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How protective should we be with topics?

I had the strangest phone call. It was so strange I had to sit down to write this column right away. It appears to be some extreme protectiveness, but of what I never found out.

A fellow telephoned and said he wanted to talk to the person who wrote about the 1921-D half dollar. I replied that it sounded like something written by Paul Green and he wasn?t here. Paul is a free-lancer. He is never in the office and therefore unavailable to converse.

Since I wanted to take a look at the article and perhaps offer whatever asssistance was being solicited, I asked the caller what issue the article was in, so I could grab a copy and take a look at it.

He said he didn?t know. He didn?t have a copy.

Since I get phone calls from people whose spouses sometimes overenthusiastically trash issues before the hobbyist in the family is done reading them, I continued the conversation thinking this was just another similar case. It wasn?t.

I asked again if he could give me a clue. He said it was in the current issue. I then told him that a current issue could be one of several depending on where he was in the country and when the post office delivers them and that I would have to take a look at the last several.

I did so. As I was paging through the last several issues, I asked the caller what he wanted to talk to Paul about.

His rejoinder was that we had not yet  established whether Paul was the actual writer. He wanted to tell the author some things he ought to know.

At that point I found the article. Indeed it was Paul Green. Indeed, it was an Item of the Week, which is what I thought it was.

OK, I said. I have the article. It was written by Paul Green. He is not here. What, I asked, did he want to tell Paul?

The caller?s reply was to ask me to give him the gist of the article. I said I wasn?t going to read it to him over the phone.

?No, I don?t want it read to me. I just want to know what the gist is.?

I said, ?This conversation is over,? and hung up.

So out there, somewhere, there is a person who did not identify himself who would not tell me what he wanted other than to make sure Paul Green was set right about something relating to the 1921-D half dollar.

I have run into people before who have a proprietary interest in certain series. Usually it relates to their great expertise and experience in the field. Most are wonderfully professional to work with and sincerely want to help Numismatic News readers learn important information.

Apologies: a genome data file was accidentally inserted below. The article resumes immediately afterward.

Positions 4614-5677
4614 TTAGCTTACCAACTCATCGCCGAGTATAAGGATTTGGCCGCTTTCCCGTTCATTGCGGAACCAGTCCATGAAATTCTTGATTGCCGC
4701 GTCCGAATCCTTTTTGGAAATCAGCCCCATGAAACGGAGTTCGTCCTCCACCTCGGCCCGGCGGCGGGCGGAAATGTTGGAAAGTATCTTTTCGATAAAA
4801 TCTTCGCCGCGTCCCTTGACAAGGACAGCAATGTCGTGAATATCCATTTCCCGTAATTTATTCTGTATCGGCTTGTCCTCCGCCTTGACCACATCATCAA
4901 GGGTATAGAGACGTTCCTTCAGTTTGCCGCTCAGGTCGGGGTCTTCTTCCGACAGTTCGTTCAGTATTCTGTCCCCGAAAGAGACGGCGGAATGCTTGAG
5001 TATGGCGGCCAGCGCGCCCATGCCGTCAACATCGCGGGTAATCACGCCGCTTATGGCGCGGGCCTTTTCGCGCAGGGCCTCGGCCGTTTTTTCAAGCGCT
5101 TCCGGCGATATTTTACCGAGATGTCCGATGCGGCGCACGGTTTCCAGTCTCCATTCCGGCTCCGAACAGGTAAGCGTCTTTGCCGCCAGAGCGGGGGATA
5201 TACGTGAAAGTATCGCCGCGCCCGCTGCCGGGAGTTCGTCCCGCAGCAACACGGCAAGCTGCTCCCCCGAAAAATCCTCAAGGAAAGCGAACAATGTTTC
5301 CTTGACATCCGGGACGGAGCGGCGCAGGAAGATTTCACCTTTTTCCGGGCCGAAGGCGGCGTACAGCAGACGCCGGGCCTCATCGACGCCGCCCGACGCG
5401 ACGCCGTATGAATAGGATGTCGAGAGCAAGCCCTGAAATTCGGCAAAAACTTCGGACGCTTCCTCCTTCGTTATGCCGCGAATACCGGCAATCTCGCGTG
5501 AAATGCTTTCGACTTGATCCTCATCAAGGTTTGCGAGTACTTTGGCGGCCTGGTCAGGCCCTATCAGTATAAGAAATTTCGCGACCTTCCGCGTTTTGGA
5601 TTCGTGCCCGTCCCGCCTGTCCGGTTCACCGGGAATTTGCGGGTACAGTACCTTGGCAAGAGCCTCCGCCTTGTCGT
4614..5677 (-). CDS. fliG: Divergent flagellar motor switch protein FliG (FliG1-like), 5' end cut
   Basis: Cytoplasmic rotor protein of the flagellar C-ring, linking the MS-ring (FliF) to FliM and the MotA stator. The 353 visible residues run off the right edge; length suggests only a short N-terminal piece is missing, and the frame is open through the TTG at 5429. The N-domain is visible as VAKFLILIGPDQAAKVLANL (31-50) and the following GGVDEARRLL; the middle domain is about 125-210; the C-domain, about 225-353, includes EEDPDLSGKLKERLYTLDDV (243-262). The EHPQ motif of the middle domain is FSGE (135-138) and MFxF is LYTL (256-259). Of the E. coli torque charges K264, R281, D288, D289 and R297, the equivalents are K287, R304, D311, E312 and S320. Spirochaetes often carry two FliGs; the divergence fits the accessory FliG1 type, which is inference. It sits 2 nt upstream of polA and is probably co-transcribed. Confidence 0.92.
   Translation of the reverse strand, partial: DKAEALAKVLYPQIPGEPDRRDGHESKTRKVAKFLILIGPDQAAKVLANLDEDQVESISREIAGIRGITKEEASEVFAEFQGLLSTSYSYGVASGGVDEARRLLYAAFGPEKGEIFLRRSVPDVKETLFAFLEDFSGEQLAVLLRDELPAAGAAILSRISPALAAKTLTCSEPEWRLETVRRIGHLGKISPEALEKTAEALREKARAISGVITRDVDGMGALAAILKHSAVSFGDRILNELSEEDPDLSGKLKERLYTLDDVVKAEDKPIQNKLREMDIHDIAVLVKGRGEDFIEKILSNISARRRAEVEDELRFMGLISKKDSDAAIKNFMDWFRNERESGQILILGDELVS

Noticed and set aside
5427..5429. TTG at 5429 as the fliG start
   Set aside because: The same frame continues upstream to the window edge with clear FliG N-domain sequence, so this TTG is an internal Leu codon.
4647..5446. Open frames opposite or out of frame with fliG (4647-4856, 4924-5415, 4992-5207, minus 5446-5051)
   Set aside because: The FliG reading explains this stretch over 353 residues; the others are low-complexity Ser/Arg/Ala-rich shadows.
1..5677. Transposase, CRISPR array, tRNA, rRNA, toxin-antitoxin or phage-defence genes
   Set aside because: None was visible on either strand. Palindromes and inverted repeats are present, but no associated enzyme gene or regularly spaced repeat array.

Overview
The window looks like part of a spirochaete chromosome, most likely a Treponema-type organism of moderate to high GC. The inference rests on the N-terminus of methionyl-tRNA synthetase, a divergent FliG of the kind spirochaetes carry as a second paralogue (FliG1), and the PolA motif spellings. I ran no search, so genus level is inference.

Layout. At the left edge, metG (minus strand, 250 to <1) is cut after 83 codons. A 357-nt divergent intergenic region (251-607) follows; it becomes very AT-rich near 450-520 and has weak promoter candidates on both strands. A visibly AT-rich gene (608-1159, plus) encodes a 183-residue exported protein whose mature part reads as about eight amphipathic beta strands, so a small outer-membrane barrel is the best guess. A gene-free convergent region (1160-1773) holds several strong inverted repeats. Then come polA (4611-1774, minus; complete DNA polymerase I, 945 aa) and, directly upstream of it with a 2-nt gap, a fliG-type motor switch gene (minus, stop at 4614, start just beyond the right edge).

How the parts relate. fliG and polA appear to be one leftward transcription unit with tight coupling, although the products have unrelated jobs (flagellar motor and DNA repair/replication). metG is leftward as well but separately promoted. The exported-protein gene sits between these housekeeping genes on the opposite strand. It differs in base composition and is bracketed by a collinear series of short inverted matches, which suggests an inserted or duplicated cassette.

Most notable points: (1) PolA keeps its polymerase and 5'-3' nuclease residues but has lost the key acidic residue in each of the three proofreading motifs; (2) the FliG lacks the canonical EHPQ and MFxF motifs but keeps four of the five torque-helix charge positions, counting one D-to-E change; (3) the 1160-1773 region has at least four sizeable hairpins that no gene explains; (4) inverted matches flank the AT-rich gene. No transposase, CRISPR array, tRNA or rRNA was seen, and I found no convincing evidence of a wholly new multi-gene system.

For a few, you just wonder. I remember dealing with Mr. 1873, Harry X Boosel. He is dead now. His claim to fame was his research on Open and Closed 3 1873 coinage. He also did not have a middle name. He used X, which had to appear in print without a period. Boy, did he call up and chew us out if any new staffer put that period after his initial. He became known as Harry X ?No Period? Boosel in the office.

Harry also did not want to reveal his age. I did a profile of him once. He had a number of significant contributions to the hobby, including being the convention chairman of the 1937 American Numismatic Association convention in Washington, D.C. He did that at the ripe old age of 25, as I recall. He chaired a second one in 1966.

He insisted on reviewing the whole profile word for word and not allowing publication until he had cleared it. I said OK. He got the draft. All the suggested changes were made. He OK?d the final version. It was published.
I was free ? or so I thought. Some while afterwards I got a phone call. It was Harry. He had his angry voice on. ?You revealed my age,? he said.
?No, I didn?t,? I replied.

?Readers can figure it out from the article.? That was true I conceded, but he had personally reviewed and cleared the article. That was that. With Harry, that was not that. He wasn?t satisfied. I never talked to him again. His rigid rules were not adhered to. He died not long after.

About that 1921-D half dollar: I wonder if the caller has an X in his name? 

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